A simple yet tasty way to serve potatoes in a different way a little more special, and perhaps a little guilty as it involves baking it in cream and garlic, but if you’re out to impress having a side of dauphinoise potatoes is a good way to impress and it is a pretty simple dish to make yourself.
To make dauphinoise you have to begin by slicing thin slices of potatoes into a cooking dish, crush in some garlic then finely dice some red onion into the dish and spread evenly. Layer in some more thinly sliced potato and then add double cream until everything is coloured. Repeat this for as many layers as you would like and this would make your basic dauphinoise potato mix.
You can adapt this dish by mixing in cooked meats or vegetables or even grated cheese for some tasty alternatives, however the basic version itself is pretty special.
Place in the oven at 200Degrees and cook until it starts to bubble and brown on top, this is how you’ll know it’s cooked and you can test this out by piercing it in the middle and feeling if the potato has softened up suitably.
Enjoy as a side dish with any main of your choice, sauce optional as this is a very creamy dish on it’s own although it will be more solid after cooking. This is my mom’s favourite dish and one I wanted to show off because it’s so easy to make something special.
Home made spicy potato wedges can be easier to make than you think, as long as you think about how to cut your wedge shape without making a mistake and prepare your wedges properly for the way you wish to cook them, if you want a harder skinned wedge then the ideal method would be to microwave the wedges a little to dry the outer layer before adding any coating and cooking in the oven whereas if you wish to have a light fluffy wedge which is more of a cross between a chip shop chip and a wedge then you would want to lightly boil your wedges before cooking, this heats them up and prepares them for the oven allowing you to lightly oil and spice the surface without prolonged baking and also speeds up the cooking process.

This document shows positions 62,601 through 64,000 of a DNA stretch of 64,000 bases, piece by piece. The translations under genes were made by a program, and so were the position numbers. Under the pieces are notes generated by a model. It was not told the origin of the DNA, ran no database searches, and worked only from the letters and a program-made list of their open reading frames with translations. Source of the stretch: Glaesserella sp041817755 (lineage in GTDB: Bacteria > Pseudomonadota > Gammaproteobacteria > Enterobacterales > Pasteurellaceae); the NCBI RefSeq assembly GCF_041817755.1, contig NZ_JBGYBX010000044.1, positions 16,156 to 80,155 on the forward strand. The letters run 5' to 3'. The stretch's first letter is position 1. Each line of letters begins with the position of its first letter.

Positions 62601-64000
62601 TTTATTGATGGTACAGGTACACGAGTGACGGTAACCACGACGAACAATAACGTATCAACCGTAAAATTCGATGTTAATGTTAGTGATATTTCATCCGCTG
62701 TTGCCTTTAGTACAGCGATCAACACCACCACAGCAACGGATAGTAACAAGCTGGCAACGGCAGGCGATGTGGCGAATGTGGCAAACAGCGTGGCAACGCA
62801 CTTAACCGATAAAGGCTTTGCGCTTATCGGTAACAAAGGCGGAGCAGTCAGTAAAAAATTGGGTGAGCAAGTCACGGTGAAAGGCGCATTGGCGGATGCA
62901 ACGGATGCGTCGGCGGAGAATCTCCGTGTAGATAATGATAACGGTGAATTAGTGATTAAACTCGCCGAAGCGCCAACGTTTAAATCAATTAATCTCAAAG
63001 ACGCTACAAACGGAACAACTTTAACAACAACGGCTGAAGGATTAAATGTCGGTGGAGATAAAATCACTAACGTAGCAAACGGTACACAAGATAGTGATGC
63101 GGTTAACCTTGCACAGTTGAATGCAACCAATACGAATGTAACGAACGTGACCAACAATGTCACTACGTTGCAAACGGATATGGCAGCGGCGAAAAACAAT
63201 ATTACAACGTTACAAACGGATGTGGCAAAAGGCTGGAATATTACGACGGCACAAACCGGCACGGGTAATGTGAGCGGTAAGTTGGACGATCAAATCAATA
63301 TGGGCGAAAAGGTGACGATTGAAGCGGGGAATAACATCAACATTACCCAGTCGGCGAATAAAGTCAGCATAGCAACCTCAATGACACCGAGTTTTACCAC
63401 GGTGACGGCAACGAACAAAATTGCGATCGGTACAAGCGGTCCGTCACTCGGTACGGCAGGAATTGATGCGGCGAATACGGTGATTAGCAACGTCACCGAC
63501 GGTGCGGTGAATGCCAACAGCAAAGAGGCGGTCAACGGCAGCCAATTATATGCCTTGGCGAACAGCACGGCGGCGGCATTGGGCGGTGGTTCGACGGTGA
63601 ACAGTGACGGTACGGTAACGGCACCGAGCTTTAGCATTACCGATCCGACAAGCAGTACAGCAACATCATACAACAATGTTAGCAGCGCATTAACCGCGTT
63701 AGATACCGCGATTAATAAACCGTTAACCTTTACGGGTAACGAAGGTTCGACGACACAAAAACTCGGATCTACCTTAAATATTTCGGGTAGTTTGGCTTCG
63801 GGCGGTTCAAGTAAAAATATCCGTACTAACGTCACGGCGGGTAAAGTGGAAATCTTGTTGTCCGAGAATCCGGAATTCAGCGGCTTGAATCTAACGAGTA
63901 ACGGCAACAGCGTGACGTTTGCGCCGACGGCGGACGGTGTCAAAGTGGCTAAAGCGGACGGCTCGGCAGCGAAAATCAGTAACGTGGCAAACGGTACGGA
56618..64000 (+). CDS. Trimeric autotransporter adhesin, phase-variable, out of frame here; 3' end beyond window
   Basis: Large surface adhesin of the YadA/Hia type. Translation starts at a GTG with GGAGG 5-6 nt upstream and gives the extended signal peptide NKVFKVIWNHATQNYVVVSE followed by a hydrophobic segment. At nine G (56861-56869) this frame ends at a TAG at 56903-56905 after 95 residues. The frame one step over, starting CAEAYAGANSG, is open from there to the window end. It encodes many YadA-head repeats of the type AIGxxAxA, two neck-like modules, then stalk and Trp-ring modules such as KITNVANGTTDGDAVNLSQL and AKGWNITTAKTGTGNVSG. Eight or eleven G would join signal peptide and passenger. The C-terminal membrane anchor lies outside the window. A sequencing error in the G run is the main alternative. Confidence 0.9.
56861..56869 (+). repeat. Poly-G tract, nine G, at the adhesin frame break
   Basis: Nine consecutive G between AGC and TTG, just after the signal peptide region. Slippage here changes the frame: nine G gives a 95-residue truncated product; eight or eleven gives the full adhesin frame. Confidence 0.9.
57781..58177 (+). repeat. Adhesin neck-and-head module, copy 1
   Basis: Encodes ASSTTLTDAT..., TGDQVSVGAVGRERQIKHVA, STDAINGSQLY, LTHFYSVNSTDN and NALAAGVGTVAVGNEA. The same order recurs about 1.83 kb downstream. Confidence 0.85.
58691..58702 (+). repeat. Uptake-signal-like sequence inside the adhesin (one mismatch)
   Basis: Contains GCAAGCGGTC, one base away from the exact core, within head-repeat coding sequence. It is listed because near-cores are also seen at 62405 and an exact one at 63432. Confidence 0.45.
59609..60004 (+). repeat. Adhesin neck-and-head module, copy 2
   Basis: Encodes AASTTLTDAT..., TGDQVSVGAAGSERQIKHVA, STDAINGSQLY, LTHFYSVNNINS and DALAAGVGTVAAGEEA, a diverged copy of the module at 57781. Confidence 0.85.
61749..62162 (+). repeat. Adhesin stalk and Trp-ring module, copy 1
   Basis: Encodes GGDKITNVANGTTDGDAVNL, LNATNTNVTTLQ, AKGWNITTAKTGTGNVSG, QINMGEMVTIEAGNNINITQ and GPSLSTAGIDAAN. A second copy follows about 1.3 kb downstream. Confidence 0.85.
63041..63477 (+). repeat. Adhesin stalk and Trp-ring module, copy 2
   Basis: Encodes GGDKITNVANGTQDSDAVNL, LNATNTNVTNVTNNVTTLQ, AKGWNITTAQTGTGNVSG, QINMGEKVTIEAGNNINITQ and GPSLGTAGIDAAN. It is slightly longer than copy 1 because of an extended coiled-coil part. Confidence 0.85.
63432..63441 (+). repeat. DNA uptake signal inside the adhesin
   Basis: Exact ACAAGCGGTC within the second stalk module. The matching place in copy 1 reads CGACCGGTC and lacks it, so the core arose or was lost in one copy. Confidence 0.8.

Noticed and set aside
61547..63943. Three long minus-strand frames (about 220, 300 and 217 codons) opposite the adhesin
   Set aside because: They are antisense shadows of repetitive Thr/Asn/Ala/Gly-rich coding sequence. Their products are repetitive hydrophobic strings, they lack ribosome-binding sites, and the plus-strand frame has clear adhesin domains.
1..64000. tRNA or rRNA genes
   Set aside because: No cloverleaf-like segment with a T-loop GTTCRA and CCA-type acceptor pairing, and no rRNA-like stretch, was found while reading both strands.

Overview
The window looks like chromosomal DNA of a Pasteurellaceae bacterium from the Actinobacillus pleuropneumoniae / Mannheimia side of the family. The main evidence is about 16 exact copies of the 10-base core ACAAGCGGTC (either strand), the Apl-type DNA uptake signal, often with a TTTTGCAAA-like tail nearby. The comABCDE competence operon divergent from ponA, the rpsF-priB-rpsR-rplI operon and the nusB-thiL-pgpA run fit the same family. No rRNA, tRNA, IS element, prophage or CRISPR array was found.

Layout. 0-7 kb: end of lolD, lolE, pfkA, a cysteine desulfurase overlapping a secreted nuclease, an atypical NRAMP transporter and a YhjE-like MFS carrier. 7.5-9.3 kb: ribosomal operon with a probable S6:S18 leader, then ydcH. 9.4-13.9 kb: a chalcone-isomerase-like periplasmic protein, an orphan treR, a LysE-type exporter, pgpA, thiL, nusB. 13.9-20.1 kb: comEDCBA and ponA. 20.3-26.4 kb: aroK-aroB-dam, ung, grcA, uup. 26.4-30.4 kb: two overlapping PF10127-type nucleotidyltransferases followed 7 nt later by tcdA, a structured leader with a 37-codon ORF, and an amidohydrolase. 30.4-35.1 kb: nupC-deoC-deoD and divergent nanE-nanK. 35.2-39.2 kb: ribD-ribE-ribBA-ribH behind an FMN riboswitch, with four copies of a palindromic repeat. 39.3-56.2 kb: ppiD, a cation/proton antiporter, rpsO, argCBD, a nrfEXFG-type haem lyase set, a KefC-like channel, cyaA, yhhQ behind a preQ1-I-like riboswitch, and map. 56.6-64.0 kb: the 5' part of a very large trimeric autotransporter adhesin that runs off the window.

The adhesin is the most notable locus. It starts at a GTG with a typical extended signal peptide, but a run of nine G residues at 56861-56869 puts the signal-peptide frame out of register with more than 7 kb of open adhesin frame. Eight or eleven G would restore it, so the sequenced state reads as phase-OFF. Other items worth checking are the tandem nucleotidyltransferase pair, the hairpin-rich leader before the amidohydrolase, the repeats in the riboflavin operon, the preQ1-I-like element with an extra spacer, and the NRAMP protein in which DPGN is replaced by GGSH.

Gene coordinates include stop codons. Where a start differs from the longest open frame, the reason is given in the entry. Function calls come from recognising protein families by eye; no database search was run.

You would need to take care not to overboil your wedges however as this will cause them to fall apart as you transfer them to the oven or even when you flip them in the oil and spice coating. However much spice and the types of spice you wish to use are entirely up to yourself and you can personalize these entirely to your own tastes. The final cooking method is also down to yourself, as frying these rather than oven roasting them would be more ideal for a traditional wedge with a crispy skin and remaining light and fluffy inside, however the oil itself will get very spicy, and I lack any form of fryer at present, so shallow frying these in the oven at the same time was my best solution.
The oven should be on full (250) to ensure that you crisp up and cook your wedges in the way you desire, checking occasionally that everything is loose with an occasional shake of the tray, perhaps flipping and re-coating the wedges as necessary to ensure an even coating of seasoning and even frying of the wedge on all sides. The cooking process should not take long and should be 20 minutes in total at most, without preheating your wedges this could take longer and also leave the inside of your wedges hard while the outside looks cooked.
Once cooked you can freeze these as long as you rapidly cool them first, a good way to do this would be to seal them in an airtight bag and run cold water from the tap over the bag, keeping the inner product dry but rapidly cooled, or even submerse into an ice bath sat inside a plastic tub, this too would remove heat rapidly enough to place into a freezer without contaminating and warming everything you have in there.
These are a perfect accompaniment to any meal, and I chose to have these with a steak and gravy pie, but would sit nicely alongside any main meal you would choose to prepare.